Study participants included 271 asthmatic children living in Connecticut and the Springfield area of Massachusetts during the spring and summer of 2001. The investigators conducted monthly interviews with the mothers to obtain information on each child’s daily wheezing, coughing, shortness of breath, chest tightness, and asthma medication use. Daily measurements of ground-level ozone and fine particulate matter were provided by the Departments of Environmental Protection of Connecticut and Massachusetts.

Although mean 1-hr average ozone concentrations measured only 59 ppb, variations in daily levels had a profound effect on the respiratory symptoms of those who used maintenance medication. A 50 ppb increase in 1-hr ozone was associated with a 35 percent increase in wheezing, and a 47 percent increase in chest tightness. The highest ozone levels were associated with increased shortness of breath and rescue medication use.

However, the investigators did not find a significant relationship between the children’s exposure to fine particulate matter and daily respiratory symptoms or rescue medication use. Furthermore, no exposure-dependent outcomes were observed for either pollutant category among children who did not use maintenance medication.

"Our results suggest that ground-level ozone is strongly associated with adverse health effects in children with asthma, even at levels below the current federal standards," said Leaderer.

Other co-investigators from Yale University include Janneane Gent, Ph.D., Elizabeth Triche, Ph.D., Theodore Holford, Ph.D., Kathleen Belanger, Ph.D., and Michael Bracken, Ph.D., along with William Beckett, M.D., at the University of Rochester.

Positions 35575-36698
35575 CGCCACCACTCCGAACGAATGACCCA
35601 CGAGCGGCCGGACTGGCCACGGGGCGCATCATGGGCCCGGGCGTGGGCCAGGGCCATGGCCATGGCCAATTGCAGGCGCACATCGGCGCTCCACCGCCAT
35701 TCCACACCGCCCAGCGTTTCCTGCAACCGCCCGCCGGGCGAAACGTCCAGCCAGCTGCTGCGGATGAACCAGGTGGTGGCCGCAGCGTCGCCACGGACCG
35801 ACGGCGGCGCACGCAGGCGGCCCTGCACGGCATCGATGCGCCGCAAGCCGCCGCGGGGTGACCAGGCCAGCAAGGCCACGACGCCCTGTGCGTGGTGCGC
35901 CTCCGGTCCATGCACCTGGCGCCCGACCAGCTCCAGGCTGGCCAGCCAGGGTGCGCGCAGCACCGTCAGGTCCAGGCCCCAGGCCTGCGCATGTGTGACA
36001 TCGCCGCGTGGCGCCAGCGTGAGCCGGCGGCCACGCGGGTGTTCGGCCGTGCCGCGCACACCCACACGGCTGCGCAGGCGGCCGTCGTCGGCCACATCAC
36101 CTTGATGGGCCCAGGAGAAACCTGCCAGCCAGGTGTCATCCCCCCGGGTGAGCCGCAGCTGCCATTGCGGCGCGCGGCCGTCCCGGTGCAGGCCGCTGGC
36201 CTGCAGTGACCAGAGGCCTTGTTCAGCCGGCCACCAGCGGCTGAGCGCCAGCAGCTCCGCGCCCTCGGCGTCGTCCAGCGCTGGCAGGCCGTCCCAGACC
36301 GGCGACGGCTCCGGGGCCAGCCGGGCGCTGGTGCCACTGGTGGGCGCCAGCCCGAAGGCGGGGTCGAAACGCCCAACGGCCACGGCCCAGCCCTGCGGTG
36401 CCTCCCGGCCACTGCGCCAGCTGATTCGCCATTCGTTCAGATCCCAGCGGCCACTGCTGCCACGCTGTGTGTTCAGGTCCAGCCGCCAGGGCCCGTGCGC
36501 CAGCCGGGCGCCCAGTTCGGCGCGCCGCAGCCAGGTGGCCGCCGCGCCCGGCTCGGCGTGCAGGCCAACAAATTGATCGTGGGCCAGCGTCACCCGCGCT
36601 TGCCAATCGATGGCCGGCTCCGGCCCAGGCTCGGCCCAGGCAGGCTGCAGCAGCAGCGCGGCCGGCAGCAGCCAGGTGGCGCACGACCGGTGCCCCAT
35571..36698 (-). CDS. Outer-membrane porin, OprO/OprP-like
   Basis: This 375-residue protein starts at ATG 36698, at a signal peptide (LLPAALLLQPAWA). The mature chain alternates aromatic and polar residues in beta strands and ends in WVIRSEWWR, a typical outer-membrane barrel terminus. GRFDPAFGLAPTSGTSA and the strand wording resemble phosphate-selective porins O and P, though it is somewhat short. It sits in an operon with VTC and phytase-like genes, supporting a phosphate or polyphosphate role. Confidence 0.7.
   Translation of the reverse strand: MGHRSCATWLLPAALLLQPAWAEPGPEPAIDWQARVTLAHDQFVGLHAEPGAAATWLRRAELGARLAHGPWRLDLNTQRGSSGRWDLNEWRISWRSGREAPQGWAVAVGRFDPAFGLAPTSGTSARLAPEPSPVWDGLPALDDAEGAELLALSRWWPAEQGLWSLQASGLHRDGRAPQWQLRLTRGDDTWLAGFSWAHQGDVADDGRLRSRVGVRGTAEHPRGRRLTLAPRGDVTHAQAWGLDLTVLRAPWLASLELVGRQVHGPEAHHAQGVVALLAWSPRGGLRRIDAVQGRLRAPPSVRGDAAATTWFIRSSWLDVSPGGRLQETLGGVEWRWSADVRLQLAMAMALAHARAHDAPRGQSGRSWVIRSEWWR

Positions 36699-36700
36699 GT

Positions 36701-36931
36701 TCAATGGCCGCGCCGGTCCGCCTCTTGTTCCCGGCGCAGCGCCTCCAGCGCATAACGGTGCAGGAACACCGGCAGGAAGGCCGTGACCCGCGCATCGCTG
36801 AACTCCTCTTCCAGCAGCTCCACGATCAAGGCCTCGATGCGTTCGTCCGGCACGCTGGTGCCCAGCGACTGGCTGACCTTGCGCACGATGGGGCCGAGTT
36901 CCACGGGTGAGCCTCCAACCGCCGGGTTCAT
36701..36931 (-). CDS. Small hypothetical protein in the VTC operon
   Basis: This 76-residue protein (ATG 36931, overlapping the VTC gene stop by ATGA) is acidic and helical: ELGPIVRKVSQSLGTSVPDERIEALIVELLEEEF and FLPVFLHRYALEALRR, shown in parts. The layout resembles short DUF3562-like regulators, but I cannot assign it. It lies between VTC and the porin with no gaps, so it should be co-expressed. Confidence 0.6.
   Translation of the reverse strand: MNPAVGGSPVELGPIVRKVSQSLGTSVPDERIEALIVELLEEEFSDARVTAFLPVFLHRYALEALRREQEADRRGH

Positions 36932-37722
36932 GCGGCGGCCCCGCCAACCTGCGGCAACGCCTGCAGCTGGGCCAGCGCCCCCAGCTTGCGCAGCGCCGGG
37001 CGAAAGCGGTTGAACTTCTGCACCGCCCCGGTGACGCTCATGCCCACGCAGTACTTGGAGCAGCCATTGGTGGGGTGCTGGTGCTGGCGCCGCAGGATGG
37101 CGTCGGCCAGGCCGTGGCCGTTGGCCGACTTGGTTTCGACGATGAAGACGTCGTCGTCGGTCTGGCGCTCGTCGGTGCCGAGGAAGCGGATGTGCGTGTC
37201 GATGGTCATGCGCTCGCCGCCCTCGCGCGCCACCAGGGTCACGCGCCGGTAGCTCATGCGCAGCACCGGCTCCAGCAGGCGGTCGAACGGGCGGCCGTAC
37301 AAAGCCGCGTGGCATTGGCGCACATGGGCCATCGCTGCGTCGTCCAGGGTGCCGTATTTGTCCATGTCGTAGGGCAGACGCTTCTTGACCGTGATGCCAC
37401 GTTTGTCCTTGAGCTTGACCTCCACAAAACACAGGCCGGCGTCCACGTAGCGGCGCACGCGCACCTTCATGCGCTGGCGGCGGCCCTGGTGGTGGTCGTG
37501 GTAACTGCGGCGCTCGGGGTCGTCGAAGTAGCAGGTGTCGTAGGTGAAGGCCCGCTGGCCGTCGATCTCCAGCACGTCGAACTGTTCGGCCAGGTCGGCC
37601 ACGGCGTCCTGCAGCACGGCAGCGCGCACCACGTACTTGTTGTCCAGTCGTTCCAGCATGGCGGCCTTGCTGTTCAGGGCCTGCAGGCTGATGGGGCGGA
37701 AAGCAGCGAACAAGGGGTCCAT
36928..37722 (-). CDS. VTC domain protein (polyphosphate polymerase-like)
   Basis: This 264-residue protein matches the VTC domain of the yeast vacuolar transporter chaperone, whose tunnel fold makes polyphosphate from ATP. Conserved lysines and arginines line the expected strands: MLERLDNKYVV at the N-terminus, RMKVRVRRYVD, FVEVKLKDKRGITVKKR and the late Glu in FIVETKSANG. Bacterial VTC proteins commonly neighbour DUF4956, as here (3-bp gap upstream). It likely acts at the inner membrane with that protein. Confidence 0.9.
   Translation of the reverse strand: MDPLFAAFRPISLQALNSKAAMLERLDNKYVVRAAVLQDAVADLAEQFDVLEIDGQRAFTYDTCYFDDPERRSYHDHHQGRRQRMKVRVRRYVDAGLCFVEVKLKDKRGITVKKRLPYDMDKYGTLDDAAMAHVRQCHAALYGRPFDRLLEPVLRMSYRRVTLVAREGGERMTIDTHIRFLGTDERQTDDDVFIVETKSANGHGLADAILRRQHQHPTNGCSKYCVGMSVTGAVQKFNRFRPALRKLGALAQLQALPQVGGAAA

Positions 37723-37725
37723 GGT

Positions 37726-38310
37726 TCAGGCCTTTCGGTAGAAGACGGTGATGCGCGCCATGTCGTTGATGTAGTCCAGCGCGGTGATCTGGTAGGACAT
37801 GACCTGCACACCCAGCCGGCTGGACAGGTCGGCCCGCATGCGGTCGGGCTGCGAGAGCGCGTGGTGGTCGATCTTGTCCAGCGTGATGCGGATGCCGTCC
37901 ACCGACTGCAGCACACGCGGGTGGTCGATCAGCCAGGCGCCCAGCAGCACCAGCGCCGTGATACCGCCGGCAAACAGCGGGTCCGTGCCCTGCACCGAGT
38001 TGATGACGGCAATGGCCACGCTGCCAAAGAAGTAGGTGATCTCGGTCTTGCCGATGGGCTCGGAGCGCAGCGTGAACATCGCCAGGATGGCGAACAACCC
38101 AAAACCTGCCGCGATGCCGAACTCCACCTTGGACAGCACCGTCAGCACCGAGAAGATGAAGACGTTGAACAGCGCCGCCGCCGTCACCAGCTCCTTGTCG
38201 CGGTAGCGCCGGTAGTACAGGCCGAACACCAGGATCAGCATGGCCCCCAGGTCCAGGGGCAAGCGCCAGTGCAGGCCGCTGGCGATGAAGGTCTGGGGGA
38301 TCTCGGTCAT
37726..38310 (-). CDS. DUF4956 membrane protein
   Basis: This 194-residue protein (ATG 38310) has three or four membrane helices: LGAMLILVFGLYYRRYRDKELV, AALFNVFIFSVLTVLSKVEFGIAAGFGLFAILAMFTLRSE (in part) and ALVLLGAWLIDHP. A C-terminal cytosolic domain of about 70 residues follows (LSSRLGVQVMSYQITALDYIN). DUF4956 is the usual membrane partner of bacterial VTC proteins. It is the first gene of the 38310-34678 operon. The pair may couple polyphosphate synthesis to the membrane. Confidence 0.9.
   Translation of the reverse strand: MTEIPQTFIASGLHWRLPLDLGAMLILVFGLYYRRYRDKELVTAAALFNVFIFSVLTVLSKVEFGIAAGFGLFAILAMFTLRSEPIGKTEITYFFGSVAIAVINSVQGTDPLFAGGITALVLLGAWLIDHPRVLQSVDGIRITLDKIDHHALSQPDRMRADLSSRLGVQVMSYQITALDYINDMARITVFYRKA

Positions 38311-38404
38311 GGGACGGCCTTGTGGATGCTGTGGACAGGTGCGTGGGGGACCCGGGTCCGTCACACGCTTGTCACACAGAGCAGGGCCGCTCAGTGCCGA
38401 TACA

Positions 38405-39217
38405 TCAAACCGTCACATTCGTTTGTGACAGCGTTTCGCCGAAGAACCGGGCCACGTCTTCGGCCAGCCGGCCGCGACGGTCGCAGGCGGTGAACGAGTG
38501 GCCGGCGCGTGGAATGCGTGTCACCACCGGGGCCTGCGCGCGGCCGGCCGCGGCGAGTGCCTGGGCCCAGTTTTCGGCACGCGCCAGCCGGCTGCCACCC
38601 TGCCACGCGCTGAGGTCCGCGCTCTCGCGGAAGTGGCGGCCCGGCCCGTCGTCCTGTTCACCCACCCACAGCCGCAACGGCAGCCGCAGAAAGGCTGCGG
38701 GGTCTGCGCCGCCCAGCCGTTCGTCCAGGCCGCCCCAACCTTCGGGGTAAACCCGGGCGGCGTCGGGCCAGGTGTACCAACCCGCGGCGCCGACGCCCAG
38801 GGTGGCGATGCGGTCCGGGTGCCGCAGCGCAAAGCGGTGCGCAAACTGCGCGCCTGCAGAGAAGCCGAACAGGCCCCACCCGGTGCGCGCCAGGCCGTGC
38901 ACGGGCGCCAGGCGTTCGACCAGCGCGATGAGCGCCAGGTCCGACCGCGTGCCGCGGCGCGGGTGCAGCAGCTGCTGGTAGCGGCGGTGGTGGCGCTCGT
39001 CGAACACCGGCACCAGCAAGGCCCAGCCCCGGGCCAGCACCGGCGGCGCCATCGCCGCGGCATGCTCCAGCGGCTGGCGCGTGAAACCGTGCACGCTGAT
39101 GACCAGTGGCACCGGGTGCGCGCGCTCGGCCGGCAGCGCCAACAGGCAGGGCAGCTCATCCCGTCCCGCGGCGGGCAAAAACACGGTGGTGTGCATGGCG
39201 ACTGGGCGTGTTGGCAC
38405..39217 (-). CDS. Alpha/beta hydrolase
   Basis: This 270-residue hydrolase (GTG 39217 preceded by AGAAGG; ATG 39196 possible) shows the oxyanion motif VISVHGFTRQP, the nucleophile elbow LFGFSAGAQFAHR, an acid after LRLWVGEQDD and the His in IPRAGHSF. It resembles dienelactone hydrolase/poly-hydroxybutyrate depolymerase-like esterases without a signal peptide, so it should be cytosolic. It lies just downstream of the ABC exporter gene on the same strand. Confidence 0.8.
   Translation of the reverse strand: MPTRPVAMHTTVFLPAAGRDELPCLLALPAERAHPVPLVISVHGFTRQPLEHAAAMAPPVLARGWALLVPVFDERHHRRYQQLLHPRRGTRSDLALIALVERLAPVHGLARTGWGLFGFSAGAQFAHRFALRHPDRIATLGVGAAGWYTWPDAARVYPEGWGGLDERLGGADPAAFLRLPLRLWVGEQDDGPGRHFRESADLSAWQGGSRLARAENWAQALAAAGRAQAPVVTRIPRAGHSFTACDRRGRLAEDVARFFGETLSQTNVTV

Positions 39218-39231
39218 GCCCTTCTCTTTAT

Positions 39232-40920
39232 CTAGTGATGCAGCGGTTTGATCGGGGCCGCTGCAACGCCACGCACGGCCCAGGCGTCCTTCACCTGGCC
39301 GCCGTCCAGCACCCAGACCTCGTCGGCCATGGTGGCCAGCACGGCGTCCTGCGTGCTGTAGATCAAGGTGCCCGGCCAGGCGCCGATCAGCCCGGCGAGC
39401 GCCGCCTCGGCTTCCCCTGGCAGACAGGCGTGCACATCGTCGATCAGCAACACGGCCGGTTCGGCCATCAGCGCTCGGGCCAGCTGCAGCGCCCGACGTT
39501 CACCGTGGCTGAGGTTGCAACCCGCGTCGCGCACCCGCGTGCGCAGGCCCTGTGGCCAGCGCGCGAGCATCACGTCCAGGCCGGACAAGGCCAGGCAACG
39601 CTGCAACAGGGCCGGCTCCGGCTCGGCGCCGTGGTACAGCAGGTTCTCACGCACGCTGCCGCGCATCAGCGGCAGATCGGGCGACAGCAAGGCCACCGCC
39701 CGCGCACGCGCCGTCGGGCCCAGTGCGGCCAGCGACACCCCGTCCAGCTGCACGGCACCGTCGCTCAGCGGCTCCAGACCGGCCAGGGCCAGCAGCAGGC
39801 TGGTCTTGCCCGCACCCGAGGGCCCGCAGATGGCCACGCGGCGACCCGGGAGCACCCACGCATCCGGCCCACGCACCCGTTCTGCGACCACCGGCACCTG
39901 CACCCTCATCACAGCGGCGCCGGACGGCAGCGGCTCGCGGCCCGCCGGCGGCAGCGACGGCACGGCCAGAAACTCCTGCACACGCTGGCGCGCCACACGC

John Peterson | EurekAlert!
Further information:
http://www.niehs.nih.gov/

More articles from Studies and Analyses:

nachricht WAKE-UP provides new treatment option for stroke patients | International study led by UKE
17.05.2018 | Universitätsklinikum Hamburg-Eppendorf

nachricht First form of therapy for childhood dementia CLN2 developed
25.04.2018 | Universitätsklinikum Hamburg-Eppendorf

All articles from Studies and Analyses >>>

The most recent press releases about innovation >>>

Die letzten 5 Focus-News des innovations-reports im Überblick:

Im Focus: LZH showcases laser material processing of tomorrow at the LASYS 2018

At the LASYS 2018, from June 5th to 7th, the Laser Zentrum Hannover e.V. (LZH) will be showcasing processes for the laser material processing of tomorrow in hall 4 at stand 4E75. With blown bomb shells the LZH will present first results of a research project on civil security.

At this year's LASYS, the LZH will exhibit light-based processes such as cutting, welding, ablation and structuring as well as additive manufacturing for...